The disorganized remnants of Hurricane Charley (search) dropped rain across the Northeast and whipped up choppy seas Sunday as the weakening weather system sped off toward the North Sea (search).

The storm that took more than a dozen lives, knocked out power to 2 million and caused billions of dollars in damage in Florida had lost so much strength that it was little more than an inconvenience in New England (search).

Up to 3 inches of rain fell on eastern Massachusetts, and Boston's waterfront docks and outdoor cafes were nearly empty as some cruise lines cut back or canceled tours. Wind blew at a sustained 39 mph on Cape Cod as the storm swept past, and standing water on roads slowed traffic in some areas.

Offshore swells up to 6 feet high led Massachusetts Bay Lines (search) to cancel four weekend whale-watching tours that normally would have drawn some 500 customers, tour manager Debbie Hazell said.

"That was an exceptional hurricane to stretch all the way up here," Hazell said.

In oceanfront Rockport, north of Boston, wetsuit-clad surfers ignored the rain as they paddled off Long Beach to ride modest waves.

By midday, Charley's sustained wind was down to about 35 mph as it headed northeastward toward the Canadian Maritimes and the North Sea, moving at about 29 mph, the National Hurricane Center said.

Norfolk, Va., measured 3.72 inches of rain Saturday -- a record for the date -- and wind gusts up to 45 mph, the National Weather Service said. Standing water closed some streets during the night in the Norfolk and Newport News areas.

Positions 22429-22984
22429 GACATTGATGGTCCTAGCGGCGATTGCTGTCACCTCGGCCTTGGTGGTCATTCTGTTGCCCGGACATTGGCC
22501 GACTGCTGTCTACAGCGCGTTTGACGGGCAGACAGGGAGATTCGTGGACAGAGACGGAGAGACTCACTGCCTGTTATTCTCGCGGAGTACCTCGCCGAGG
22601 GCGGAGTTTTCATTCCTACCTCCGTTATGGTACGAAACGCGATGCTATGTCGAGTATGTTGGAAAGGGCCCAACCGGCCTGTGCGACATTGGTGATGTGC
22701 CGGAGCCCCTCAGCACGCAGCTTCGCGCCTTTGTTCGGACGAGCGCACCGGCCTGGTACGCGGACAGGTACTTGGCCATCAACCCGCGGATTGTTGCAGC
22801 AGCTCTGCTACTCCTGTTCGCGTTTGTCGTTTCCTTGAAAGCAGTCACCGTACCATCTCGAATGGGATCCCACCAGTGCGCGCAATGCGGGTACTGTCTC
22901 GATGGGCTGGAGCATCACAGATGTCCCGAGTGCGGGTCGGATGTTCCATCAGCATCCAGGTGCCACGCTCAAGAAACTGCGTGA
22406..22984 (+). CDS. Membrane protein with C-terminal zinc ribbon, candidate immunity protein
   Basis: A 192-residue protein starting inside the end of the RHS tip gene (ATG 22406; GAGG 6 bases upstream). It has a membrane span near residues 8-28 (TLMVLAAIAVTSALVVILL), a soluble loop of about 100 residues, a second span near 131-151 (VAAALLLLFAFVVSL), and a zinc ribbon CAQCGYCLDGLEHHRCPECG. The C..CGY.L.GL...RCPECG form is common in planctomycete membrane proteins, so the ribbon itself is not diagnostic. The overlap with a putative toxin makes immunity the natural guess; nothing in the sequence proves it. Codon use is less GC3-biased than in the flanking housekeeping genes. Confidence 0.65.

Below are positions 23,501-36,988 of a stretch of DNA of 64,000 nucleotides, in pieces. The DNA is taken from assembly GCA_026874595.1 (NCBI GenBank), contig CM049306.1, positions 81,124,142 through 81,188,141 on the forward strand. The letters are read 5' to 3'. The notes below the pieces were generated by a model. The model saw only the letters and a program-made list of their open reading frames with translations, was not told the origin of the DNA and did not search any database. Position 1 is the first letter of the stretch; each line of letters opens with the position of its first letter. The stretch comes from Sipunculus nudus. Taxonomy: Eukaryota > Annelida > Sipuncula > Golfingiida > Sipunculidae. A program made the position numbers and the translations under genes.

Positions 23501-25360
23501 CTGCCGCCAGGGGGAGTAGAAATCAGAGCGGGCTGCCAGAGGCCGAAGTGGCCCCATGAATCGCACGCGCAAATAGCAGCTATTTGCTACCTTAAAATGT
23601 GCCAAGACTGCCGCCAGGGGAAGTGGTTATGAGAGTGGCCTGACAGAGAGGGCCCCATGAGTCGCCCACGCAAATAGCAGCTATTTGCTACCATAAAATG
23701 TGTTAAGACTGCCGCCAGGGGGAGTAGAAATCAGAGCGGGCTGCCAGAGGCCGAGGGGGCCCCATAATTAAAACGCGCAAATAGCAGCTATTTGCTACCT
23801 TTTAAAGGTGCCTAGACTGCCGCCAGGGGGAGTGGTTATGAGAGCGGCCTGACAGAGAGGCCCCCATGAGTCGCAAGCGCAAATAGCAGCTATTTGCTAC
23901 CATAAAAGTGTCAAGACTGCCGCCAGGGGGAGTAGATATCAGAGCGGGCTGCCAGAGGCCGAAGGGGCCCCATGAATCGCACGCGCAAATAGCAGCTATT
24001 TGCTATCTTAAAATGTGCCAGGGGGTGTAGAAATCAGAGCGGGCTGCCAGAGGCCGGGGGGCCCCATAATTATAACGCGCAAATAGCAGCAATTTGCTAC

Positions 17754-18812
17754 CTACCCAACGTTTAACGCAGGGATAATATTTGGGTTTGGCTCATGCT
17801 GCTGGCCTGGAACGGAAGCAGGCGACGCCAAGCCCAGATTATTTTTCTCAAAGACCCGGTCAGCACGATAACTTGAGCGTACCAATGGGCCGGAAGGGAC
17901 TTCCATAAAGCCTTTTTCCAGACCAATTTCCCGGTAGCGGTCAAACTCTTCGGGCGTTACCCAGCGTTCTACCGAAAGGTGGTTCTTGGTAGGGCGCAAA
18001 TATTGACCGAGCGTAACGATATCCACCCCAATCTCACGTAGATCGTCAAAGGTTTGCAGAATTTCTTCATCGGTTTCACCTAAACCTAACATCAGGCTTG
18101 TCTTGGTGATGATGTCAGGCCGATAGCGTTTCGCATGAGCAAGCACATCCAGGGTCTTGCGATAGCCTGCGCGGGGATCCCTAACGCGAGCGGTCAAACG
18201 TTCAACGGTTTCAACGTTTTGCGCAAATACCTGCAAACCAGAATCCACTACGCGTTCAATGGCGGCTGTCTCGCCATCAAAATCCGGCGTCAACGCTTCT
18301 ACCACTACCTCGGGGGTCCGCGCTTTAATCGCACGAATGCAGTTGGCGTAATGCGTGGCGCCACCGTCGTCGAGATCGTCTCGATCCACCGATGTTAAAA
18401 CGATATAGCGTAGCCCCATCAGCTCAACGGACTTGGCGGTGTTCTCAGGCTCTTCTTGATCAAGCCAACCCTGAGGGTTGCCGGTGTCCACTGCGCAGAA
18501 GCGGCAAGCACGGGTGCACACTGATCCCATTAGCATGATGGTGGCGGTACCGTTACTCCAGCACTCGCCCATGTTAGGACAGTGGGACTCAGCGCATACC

Dominion Virginia Power said 29,000 customers lost electrical service in its service area in southern Virginia and northern North Carolina.

Capt. Jeff Hall of the James City County (Va.) Fire Department called Charley "the storm that wasn't" in Virginia.

"We had everything all fired up and ready to go, and it was nothing," Hall said.

Other utilities serving eastern North Carolina said Charley knocked out power to about 34,000 customers Saturday. About 65,000 homes and businesses were blacked out in South Carolina.

A new weather system spread rain across the eastern Carolinas on Sunday, causing problems in low-lying areas, but some residents were more concerned with cleaning up the damage caused by tornadoes that spun off Tropical Storm Bonnie on Thursday. The twisters were blamed for three deaths.

Maryland and New Jersey largely escaped damage from Charley on Saturday, but the storm's steady rain chased vacationers off the states' beaches.

"After Isabel last year, it's nice to have a break once in our direction," Ed McDonough, a spokesman for the Maryland Emergency Management Agency. Isabel, which made landfall near Ocracoke Island, N.C., on Sept. 18, was blamed for 40 deaths and $2 billion in damage, much of it from flooding.